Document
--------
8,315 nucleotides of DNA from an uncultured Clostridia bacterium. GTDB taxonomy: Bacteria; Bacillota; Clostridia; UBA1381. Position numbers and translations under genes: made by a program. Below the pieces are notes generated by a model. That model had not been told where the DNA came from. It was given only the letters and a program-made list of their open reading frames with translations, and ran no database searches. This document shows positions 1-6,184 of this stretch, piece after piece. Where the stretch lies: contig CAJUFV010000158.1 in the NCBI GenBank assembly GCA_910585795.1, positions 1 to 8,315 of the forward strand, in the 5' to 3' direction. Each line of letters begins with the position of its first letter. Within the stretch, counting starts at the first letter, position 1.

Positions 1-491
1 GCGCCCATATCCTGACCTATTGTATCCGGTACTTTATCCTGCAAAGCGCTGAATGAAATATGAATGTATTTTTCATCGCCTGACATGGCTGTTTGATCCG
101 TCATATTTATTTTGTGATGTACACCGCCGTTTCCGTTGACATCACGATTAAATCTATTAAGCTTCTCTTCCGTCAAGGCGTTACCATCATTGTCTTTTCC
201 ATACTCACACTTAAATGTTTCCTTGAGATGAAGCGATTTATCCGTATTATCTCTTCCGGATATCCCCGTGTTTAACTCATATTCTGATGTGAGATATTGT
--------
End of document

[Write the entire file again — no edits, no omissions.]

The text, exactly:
8,315 nucleotides of DNA from an uncultured Clostridia bacterium. GTDB taxonomy: Bacteria; Bacillota; Clostridia; UBA1381. Position numbers and translations under genes: made by a program. Below the pieces are notes generated by a model. That model had not been told where the DNA came from. It was given only the letters and a program-made list of their open reading frames with translations, and ran no database searches. This document shows positions 1-6,184 of this stretch, piece after piece. Where the stretch lies: contig CAJUFV010000158.1 in the NCBI GenBank assembly GCA_910585795.1, positions 1 to 8,315 of the forward strand, in the 5' to 3' direction. Each line of letters begins with the position of its first letter. Within the stretch, counting starts at the first letter, position 1.

Positions 1-491
1 GCGCCCATATCCTGACCTATTGTATCCGGTACTTTATCCTGCAAAGCGCTGAATGAAATATGAATGTATTTTTCATCGCCTGACATGGCTGTTTGATCCG
101 TCATATTTATTTTGTGATGTACACCGCCGTTTCCGTTGACATCACGATTAAATCTATTAAGCTTCTCTTCCGTCAAGGCGTTACCATCATTGTCTTTTCC
201 ATACTCACACTTAAATGTTTCCTTGAGATGAAGCGATTTATCCGTATTATCTCTTCCGGATATCCCCGTGTTTAACTCATATTCTGATGTGAGATATTGT